Law and Tunneling

49 Pages Posted: 28 Feb 2011 Last revised: 2 Dec 2011

Vladimir A. Atanasov

College of William and Mary - Mason School of Business

Bernard S. Black

Northwestern University - Pritzker School of Law; Northwestern University - Kellogg School of Management; European Corporate Governance Institute (ECGI)

Conrad S. Ciccotello

Georgia State University - Department of Finance

Date Written: December 8, 2011

Abstract

Insiders (managers and controlling shareholders) can extract (tunnel) wealth from firms using a variety of methods. This article examines the different ways in which U.S. law limits, or fails to limit, three types of tunneling – cash flow tunneling, asset tunneling, and equity tunneling. We examine how U.S. corporate, securities, bankruptcy, and tax law, accounting rules, and stock exchange rules impact each form of tunneling, and identify important weaknesses in these rules. Using case studies, we show how tunnelers exploit these gaps. Decisions to tunnel reflect both legal and informal constraints. We conclude that even though the overall level of tunneling in the U.S. is limited, complex asset and equity transactions and excessive equity compensation can escape both legal and informal constraints.

For a shorter version of this article, see Atanasov, Black, and Ciccotello, Self-Dealing by Corporate Insiders: Legal Constraints and Loopholes, in Brett McDonnell and Claire Hill, editors, Research Handbook on the Economics of Corporate Law ch. 22 (forthcoming 2011), available at http://ssrn.com/abstract=1714591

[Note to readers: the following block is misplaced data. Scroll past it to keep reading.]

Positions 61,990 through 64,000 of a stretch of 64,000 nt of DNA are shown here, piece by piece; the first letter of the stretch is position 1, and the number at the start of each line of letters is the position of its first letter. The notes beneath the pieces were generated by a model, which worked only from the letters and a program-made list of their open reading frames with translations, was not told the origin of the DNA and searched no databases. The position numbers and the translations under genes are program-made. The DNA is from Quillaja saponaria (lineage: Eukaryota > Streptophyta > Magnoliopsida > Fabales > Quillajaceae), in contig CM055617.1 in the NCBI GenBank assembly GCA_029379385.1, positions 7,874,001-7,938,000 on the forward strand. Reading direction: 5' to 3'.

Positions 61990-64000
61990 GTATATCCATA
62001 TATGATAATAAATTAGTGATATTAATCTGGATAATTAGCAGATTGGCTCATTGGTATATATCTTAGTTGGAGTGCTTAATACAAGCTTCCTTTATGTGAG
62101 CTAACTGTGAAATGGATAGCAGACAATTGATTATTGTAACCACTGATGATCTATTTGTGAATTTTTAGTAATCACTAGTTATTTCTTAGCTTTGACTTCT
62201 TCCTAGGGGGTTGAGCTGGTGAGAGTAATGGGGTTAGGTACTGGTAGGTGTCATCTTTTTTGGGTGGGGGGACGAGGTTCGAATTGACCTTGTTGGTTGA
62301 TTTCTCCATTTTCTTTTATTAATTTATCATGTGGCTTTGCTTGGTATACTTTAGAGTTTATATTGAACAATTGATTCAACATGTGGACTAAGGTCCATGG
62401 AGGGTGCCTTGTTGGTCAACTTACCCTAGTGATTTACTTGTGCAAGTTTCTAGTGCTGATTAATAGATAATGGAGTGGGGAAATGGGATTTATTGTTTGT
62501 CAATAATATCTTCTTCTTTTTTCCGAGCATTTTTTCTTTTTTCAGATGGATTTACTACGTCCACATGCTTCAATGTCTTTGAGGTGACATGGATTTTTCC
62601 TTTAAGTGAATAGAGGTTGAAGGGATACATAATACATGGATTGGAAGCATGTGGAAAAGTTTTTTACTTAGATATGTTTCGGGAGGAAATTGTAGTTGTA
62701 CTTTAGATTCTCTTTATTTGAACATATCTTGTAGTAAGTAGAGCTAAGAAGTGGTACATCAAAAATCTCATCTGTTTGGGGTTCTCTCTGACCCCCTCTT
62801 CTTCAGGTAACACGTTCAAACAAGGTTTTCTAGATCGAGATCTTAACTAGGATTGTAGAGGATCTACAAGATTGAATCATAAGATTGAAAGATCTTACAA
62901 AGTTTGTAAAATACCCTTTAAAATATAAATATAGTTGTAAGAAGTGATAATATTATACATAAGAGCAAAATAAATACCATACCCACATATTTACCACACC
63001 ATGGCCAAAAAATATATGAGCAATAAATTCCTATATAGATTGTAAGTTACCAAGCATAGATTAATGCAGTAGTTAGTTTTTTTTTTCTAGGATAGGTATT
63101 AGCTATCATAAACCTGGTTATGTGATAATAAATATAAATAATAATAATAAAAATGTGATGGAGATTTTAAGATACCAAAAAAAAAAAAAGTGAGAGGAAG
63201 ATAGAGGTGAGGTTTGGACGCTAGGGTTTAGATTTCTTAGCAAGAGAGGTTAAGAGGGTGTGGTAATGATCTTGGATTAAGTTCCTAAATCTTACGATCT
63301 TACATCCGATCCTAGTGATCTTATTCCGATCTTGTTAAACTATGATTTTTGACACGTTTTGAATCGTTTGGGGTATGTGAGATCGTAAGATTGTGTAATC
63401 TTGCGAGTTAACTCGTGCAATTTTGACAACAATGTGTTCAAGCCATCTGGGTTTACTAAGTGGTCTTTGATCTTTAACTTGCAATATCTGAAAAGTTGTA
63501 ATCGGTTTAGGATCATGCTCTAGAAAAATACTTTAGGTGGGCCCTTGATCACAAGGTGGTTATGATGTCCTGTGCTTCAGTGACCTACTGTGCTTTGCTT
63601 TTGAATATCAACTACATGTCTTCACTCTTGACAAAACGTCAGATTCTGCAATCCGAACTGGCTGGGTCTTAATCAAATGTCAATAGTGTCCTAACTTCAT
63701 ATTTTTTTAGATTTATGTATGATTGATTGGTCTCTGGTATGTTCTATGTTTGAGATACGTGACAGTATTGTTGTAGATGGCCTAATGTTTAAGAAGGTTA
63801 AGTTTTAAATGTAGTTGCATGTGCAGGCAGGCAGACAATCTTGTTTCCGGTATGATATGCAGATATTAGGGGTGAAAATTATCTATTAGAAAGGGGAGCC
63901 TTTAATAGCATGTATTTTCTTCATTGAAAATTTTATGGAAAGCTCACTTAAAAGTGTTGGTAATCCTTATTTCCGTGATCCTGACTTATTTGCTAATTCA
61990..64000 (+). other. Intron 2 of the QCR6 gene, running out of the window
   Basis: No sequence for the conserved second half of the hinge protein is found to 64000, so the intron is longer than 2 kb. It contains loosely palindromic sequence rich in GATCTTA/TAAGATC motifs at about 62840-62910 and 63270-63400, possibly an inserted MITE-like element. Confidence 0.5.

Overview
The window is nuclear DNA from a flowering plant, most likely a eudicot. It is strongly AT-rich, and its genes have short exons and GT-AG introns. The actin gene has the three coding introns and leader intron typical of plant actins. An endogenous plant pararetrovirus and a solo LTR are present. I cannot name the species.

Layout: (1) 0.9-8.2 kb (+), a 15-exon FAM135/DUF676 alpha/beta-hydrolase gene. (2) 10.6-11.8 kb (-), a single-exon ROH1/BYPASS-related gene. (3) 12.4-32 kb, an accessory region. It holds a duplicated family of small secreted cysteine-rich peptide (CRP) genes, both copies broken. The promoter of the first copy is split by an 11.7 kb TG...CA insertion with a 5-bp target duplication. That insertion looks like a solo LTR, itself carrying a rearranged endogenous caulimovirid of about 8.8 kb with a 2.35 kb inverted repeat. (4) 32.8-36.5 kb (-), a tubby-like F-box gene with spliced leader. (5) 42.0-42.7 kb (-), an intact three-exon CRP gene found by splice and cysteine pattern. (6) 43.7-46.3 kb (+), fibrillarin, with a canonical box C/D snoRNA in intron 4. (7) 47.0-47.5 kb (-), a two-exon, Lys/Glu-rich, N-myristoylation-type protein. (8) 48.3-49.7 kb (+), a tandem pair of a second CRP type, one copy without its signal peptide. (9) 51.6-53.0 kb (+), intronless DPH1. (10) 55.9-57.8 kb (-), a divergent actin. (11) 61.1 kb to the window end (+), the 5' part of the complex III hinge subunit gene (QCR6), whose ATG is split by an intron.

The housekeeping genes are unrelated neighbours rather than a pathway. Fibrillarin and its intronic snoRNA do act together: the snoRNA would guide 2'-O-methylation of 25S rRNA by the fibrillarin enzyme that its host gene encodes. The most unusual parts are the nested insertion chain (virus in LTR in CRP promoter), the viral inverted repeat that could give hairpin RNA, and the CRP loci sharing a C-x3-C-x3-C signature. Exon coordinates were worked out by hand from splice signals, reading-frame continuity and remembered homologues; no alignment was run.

Keywords: tunneling, dilution, freezeout, controlling shareholders

JEL Classification: K22, K40, G34

Suggested Citation

Atanasov, Vladimir A. and Black, Bernard S. and Ciccotello, Conrad S., Law and Tunneling (December 8, 2011). ECGI - Law Working Paper No. 178/2011; Journal of Corporation Law, Vol. 37, pp. 1-49, 2011; ECGI - Law Working Paper No. 178/2011; Northwestern Law & Econ Research Paper 09-35; U of Texas Law, Law and Econ Research Paper 158. Available at SSRN: https://ssrn.com/abstract=1444414

Vladimir A. Atanasov

College of William and Mary - Mason School of Business ( email )

P.O. Box 8795
Williamsburg, VA 23187-8795
United States

Bernard S. Black (Contact Author)

Northwestern University - Pritzker School of Law ( email )

375 E. Chicago Ave
Chicago, IL 60611
United States
312-503-2784 (Phone)

Northwestern University - Kellogg School of Management

2001 Sheridan Road
Evanston, IL 60208
United States
847-491-5049 (Phone)

European Corporate Governance Institute (ECGI)

Brussels
Belgium

Conrad S. Ciccotello

Georgia State University - Department of Finance ( email )

University Plaza
Atlanta, GA 30303-3083
United States
404-651-1711 (Phone)
404-651-4219 (Fax)

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